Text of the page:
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Beginning in 1991 and continuing through 1994, the Pan-American Institute of Maritime Archaeology (PIMA), a nonprofit scientific and educational institution based in San Francisco, California, undertook the excavation of a seventeenth-century northern European merchant shipwreck in Monte Cristi Bay, Dominican Republic. Although excavation still continues, with tentative plans of completion in 1998, this document analyzes data collected from the 1991 and 1992 seasons.
Commonly referred to an "The Pipe Wreck," owing to the large consignment of clay tobacco smoking pipes carried as cargo, the remains of the vessel add a substantial corpus of information to our scant knowledge of seventeenth-century shipwrecks in the New World. The investigation of the extant hull and cargo was undertaken to test the hypothesis that the wreck represents a Dutch merchantman headed for a Dutch-American outpost in the New World. Preliminary results of the excavation and subsequent study seasons, h9owever, suggest that the vessel was English-built and sand sometime, most likely, between 1652 and 1656. Dendrochronological studies, clay pipe morphologies and their accompanying maker's marks, ceramic types, and couterstamped silver coins fit well into this temporal framework.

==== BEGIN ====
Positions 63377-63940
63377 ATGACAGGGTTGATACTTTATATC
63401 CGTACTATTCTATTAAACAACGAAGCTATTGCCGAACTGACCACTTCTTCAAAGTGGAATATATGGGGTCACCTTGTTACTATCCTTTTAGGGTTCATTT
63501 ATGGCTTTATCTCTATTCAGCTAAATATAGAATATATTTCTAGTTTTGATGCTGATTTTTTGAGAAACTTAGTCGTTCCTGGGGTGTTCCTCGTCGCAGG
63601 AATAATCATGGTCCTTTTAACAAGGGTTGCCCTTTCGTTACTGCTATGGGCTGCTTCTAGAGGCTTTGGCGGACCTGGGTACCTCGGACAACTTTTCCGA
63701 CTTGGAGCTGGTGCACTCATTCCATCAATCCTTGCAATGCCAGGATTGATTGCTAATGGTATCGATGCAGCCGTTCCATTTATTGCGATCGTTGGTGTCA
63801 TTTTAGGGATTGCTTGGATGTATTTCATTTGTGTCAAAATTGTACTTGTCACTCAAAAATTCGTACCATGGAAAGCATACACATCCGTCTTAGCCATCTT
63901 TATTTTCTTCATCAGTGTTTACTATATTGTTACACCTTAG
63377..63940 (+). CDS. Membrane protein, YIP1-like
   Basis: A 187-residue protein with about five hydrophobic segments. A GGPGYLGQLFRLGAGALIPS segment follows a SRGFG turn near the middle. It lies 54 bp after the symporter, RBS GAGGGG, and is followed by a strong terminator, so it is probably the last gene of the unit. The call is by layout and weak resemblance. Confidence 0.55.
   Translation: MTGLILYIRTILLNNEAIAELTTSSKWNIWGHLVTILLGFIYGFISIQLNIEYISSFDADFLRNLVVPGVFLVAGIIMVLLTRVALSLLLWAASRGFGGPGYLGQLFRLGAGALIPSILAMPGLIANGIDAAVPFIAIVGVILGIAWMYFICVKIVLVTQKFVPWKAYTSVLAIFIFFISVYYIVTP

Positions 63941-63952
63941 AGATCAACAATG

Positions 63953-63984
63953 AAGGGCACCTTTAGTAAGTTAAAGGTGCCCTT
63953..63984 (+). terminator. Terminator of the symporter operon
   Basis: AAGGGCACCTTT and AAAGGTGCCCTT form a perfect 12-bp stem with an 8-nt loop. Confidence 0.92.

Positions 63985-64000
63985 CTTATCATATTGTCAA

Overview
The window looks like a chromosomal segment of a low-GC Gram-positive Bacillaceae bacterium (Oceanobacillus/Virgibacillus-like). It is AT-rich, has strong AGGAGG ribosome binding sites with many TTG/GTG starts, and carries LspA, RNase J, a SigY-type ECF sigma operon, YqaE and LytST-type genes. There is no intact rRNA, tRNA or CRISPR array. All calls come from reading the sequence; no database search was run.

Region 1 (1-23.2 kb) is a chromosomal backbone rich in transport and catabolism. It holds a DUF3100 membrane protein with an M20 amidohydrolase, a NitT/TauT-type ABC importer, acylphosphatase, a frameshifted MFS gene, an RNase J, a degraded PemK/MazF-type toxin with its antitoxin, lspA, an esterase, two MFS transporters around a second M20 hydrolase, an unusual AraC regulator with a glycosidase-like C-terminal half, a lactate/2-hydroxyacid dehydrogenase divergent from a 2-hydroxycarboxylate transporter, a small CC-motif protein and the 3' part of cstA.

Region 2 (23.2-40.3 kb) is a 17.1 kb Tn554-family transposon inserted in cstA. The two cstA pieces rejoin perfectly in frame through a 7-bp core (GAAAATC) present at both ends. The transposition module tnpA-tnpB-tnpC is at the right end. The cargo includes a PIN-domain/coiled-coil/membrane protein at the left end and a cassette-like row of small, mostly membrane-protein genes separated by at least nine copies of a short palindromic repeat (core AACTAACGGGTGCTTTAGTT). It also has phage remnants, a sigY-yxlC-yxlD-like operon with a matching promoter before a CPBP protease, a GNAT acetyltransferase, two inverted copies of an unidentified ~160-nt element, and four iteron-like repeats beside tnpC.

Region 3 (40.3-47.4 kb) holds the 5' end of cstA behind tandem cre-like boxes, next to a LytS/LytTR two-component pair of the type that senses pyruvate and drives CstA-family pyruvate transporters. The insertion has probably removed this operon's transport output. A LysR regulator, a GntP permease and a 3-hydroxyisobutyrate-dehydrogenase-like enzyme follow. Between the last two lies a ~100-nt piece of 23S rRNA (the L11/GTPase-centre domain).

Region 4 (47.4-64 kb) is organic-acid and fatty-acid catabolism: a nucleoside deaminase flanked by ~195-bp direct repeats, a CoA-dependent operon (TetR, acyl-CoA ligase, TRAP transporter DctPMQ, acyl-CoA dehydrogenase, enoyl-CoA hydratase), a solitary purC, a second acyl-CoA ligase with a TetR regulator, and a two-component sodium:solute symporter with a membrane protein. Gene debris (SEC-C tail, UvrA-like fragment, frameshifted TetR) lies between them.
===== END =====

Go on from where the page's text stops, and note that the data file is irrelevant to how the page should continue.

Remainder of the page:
Historical and archaeological data suggest that the wreck represents an English merchant vessel bound for the northeastern seaboard of what is now the United States. The possibility exists, however, that it sailed in the service of the Dutch West India Company. Additional hypotheses examine the likelihood that the ship may have entered Monte Cristi Bay in search of salt, or perhaps to trade with the boucaniers that were prevalent along the northern coast of Hispaniola.
A major portion of the cargo appears to have been manufactured in Holland, and archaeological collections from contemporary sites suggest that many items were intended for the Native American trade in the Hudson River Valley.
The Monte Cristi shipwreck not only provides data for a period of New World seafaring represented by a surprising paucity of archaeological evidence, it also testifies to the importance of tobacco consumption and tobacco-related trade during the seventeenth-century.
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